I don't mind a weekend snowstorm.  I don't usually have any place I'm obliged to be.  Weekdays are difficult because I need to be at my son's house by 6 a.m. to take care of the grandkids.  Utah got quite the storm this weekend.  In fact, St. George in southern Utah even got 8 or 9 inches of snow and will barely make it up to freezing temps today--very rare for them.  We've been below freezing for days now and had one earlier storm that left a few inches.  This one added maybe 10 inches here on the North Salt Lake hillside.  Some of that was lake effect.  But it was not a problem.  After coffee and relaxing, I finally bundled up and took on the driveway.  My neighbor Nils helped out with the very deep hard slush the snowplows had pushed into the entrance of the driveway.  Another neighbor, Tim, ran his snowblower the length of all three of my sidewalks.  Still it took me an hour to clear the main part of the driveway.  I'm just happy I can still do this at my age; and hope to be able to keep it up for some time to come.

We are still not expected to get up to freezing for a few more days.  This is unusual weather this early in the season.  It's technically not even winter yet for a couple more weeks.

Friday, December 6, 2013

And yet another remodel project

One of my new year's resolutions was to do the "Upstairs Doors and Floors" project.  It took me till October to feel I was ready to call the contractor.  I first wanted to clean and reorganize every closet in the house.  Why they took me till October -- well, don't ask.  By the time I called, the contractor was very involved in other projects.  But I have so much confidence in him and the quality of his work, I wasn't even interested in talking to anyone else.  We went over my ideas, added a few things; he gave me a bid and we made some revisions.  But nothing happened until this week.  Suddenly my contractor is free and ready to work on the house.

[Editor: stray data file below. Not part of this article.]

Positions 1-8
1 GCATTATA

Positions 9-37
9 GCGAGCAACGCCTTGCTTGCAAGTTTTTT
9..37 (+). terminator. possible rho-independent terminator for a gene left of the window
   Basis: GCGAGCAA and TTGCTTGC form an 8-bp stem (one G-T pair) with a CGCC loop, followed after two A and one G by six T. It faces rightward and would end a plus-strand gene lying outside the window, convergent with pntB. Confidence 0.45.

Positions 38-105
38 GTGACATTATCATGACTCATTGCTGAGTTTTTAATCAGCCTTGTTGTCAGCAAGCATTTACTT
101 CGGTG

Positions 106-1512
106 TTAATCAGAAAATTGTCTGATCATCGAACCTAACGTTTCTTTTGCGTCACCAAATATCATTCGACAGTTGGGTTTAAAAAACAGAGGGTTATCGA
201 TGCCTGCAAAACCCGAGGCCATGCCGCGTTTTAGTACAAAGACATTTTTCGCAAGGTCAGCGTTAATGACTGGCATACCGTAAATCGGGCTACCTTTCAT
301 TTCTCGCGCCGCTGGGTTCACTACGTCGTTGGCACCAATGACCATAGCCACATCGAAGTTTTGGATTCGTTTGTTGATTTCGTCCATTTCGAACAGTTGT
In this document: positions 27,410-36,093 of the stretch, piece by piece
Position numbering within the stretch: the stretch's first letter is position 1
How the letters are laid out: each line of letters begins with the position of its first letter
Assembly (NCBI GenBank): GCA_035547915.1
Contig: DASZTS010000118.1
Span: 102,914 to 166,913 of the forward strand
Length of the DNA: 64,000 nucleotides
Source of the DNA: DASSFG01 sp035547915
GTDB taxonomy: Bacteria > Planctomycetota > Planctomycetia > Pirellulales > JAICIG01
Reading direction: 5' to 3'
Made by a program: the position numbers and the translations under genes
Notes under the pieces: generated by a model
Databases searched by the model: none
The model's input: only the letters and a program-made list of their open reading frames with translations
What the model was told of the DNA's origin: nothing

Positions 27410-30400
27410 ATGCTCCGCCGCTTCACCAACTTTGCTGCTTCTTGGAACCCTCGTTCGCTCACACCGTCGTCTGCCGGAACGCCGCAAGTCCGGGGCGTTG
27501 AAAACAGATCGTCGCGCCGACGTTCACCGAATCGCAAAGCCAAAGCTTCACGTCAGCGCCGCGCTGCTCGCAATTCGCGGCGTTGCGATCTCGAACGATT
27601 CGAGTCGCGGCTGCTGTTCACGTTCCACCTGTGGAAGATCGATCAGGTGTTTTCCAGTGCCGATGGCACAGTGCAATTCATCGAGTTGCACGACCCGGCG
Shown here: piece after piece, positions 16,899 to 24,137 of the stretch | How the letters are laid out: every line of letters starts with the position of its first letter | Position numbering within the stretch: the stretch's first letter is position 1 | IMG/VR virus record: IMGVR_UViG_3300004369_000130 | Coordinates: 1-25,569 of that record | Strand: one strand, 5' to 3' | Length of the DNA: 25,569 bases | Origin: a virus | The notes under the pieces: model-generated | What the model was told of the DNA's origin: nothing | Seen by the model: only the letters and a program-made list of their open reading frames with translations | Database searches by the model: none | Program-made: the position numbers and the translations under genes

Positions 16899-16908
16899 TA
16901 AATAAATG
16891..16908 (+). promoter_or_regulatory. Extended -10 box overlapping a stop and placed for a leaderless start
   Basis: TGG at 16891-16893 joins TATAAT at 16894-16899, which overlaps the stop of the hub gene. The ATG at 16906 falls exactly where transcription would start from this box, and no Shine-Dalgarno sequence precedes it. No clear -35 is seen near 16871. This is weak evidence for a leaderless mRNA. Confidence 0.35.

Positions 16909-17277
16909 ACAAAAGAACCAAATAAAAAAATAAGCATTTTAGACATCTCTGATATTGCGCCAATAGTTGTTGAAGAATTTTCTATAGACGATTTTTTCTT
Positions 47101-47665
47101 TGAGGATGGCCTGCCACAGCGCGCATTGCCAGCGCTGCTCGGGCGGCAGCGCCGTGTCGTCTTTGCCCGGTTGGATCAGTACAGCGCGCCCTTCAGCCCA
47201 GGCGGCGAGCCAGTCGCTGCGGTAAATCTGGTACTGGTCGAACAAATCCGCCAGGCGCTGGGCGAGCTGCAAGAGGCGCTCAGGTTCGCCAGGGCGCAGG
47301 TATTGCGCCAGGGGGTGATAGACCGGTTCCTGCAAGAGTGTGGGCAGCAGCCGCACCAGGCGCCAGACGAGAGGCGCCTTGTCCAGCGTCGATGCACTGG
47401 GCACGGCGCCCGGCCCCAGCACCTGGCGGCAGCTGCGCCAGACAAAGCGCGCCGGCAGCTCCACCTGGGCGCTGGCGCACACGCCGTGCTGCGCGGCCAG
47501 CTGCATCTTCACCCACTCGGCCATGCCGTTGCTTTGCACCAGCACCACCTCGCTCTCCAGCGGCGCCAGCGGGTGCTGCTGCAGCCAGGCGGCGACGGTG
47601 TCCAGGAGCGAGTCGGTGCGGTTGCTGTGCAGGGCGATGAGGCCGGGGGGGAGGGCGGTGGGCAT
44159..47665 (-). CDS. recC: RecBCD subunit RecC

Now you might think at three weeks before Christmas I'd just put the project off now until the first of the year.  Well, no sir!  I really want to have this project done.  I'm willing to put up with some mess throughout the holidays.  And my contractor is available because most people don't want the house in a mess during the holidays.  He's available, I say, "Let's do it!"

The project was expanded to a new shower in one of the bathrooms, along with paint.  And new baseboards throughout the upstairs along with the doors and casings.  The heat tape is already installed but needs to have an electrical connection done.  And  I absolutely have to make a decision about replacing that carpet or not.  I make a different decision every day.  But one day soon I need to make a decision I can live with.  I'm very excited about it all.

Today, they showed up and did demolition in the shower.  What was a dark closed-in shower with a tiny door, will be all opened up with clear glass wall and door and even a light!

I'm probably not putting up Christmas decorations this year. Or maybe just minimal, and probably not a tree. Don't feel sorry for me. I just don't feel up to it this year and the world won't end because of it. I'll probably resume my old habits next year. My grandkids are off-track and with me all day. And there's the new little doggie, Frankie. This month will be less glittery and more adventure.

And wouldn't it be just wonderful to actually accomplish one of those resolutions!  And I did finish most of another resolution: the Grand Reorganization.  The little remaining of that will be done by the end of the year.  Don't ask about the third one--putting myself on the list.  That one got lost.

Wednesday, November 20, 2013

Frankie's Glamour Shot

Frankie had a grooming yesterday; all bathed, clipped, and fluffed to perfection.  I didn't recognize him!  Still the same sweet dog.  Don't be fooled by this picture.  He still does not bark.  At most, I've heard a few growls and a tiny "woof" or two.  He has to have a vet visit in the next week, so maybe we can find out why he doesn't bark.

Saturday, November 16, 2013

Happy Birthday Frankie

I have been looking for months for the perfect dog.  Looking at breed like Bichon Frise, Cavalier King Charles Spaniel, even Maltese.  Specifically, I was looking for a small dog that would be mostly a lap dog.  I don't have a fenced yard and can't let the doggie run free.  I wanted a gentle friendly breed.  And I wanted low shedding, hypo-allergenic.  I watched the web sites for all the shelter, rescues and Humane Society.  Whenever I saw a good possibility, I hesitated too long and the pup was gone to another home.